Seniors and Technology

July 19th, 2011

Back in March, we were glued to our televisions watching the earthquake-induced tsunami racing onto the shores of Northern Japan. I could hardly believe what I was seeing. It was fast. It was powerful. It was engulfing everything in its path. 

This is the way I feel about the current technical revolution going on. It’s racing onto our lives with such fury that I can’t take it all in. It’s changing the landscape. It’s disrupting my comfort zone. It’s leaving me on the sidelines. Like Rip Van Winkle sleeping through a revolution, I’m waking up disoriented in a new world.

Let me identify myself. I am 85 years old and a retired Bishop in the United Methodist Church. I belong to the crowd that is often spoken of as “The Greatest Generation.” We were the change agents. We were the ones who reshaped the world. We were the ones that dared to explore space. We were the ones who dreamed beyond the boundaries and promoted thinking outside the box. 

My life has been filled with change. It boggles the mind to reflect upon the technical advances of the past 85 years. So what’s the big deal about the changes today and all the chatter about comfort zones? It is simply that a Pandora’s box has been opened exposing the world to new and unimagined things, changing things more drastically and at a much faster rate than other cultural changes we’ve seen.  

The game of football has changed, but they still have goal posts and a playing field of 100 yards. Basketball is a far different game, but the ball and the goals have not been compromised. But the field of technology has exploded. With the technical explosion the information reservoirs of the world have been exposed to everyone. What once was privilege to a few is now fair game for all. Never, in all of history, has so much been available to all. This newly exposed world is there for all who can manipulate the new technical devices.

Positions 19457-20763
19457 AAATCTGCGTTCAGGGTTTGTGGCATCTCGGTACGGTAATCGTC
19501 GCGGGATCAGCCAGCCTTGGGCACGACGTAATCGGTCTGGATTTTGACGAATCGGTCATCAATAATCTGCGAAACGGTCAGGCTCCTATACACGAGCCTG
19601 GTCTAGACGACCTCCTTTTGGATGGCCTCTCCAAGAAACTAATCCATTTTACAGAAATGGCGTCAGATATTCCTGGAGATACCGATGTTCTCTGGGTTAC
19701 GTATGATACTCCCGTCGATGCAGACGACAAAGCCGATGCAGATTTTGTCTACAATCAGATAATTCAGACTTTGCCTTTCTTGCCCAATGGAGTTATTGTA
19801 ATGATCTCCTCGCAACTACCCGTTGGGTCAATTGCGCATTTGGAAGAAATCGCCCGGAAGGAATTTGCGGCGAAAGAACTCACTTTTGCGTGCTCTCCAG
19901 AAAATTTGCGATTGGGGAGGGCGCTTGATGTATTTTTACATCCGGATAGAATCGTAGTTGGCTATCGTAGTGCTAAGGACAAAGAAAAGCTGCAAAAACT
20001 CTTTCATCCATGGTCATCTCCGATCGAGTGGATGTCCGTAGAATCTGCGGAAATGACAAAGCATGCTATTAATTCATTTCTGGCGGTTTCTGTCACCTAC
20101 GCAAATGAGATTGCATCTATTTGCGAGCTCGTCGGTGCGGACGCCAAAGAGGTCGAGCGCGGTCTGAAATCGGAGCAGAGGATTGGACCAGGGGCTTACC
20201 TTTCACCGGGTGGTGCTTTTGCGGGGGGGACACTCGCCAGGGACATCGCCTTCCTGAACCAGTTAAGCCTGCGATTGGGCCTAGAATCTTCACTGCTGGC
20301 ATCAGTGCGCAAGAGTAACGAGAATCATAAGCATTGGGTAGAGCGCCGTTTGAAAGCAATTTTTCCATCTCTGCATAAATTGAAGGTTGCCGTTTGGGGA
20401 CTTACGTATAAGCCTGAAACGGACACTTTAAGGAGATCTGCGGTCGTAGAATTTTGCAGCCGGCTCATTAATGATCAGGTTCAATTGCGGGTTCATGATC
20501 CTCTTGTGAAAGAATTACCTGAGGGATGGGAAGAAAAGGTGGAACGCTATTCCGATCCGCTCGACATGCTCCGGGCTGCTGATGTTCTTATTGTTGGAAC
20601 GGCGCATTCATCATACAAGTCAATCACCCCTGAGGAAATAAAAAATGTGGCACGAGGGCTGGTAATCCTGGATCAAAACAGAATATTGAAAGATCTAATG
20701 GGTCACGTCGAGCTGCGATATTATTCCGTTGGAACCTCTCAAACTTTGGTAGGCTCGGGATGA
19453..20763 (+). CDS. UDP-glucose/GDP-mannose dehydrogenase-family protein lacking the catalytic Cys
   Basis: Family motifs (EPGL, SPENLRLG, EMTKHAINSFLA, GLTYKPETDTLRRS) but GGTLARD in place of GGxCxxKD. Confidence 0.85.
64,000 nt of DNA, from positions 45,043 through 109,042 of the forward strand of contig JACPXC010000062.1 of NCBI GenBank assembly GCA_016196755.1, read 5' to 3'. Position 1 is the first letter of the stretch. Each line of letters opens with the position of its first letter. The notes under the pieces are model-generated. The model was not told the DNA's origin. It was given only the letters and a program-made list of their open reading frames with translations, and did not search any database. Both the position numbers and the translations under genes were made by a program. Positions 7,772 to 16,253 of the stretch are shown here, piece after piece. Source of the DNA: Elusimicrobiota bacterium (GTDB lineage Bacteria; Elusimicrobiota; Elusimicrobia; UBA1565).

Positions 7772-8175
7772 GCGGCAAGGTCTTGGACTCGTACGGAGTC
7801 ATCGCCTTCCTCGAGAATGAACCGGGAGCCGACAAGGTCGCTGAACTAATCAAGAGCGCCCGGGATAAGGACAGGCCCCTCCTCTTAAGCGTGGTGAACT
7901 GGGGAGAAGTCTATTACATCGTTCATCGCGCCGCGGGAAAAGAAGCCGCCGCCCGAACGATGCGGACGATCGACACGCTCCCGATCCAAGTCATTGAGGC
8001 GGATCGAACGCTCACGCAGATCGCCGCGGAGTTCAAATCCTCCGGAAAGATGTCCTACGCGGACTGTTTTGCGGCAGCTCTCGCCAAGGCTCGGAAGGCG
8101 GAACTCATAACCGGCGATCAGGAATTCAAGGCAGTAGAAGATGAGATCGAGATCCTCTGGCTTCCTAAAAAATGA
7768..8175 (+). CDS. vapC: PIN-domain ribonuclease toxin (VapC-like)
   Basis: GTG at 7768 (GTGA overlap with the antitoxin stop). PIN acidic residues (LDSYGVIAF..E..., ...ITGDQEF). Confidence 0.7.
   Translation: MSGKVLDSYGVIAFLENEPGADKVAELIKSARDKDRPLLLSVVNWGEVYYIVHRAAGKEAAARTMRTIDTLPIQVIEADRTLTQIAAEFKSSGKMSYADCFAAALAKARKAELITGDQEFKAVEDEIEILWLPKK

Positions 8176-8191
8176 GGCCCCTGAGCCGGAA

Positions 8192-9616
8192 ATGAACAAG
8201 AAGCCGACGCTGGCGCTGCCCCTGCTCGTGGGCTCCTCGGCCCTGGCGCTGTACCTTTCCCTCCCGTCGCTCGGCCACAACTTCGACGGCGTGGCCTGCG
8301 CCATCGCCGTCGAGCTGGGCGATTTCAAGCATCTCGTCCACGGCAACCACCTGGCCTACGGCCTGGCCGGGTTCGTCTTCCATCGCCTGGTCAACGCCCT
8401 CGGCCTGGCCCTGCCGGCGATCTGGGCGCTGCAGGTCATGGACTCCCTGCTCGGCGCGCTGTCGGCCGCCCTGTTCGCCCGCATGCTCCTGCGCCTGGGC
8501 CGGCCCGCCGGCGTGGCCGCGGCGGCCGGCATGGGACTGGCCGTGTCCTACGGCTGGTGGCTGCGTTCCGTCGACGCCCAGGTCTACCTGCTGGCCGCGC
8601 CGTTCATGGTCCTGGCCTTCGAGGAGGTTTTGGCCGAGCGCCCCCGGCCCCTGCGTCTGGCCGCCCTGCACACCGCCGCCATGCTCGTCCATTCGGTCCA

My cry is simple: Help!  

But let me be clear: I have no interest in being a geek, a guru, or a device junkie. I have no interest or need to be in constant contact with the world. The world goes along quite well without me monitoring it or it monitoring me. I cannot and will not compete with anyone for the grand prize of having the latest and the best. Besides, that is a never ending pursuit.

The fact remains, however, that I am losing ground. I am living and working in a world that is fast changing and I’m not keeping up. Before I am comfortable with one set of key strokes, another part of the world has gone “touch screen.”

A while ago I ventured a tiny bit further into the electronic waves with an electronic reader. My selection was a Nook–a child of Barnes & Noble. (Amazon has its version named Kindle.) I played with it a bit, and downloaded a couple of free books to decide if reading from a screen would suffice for a real book. For the most part, however, I just had a Nook for exploring some new opportunities.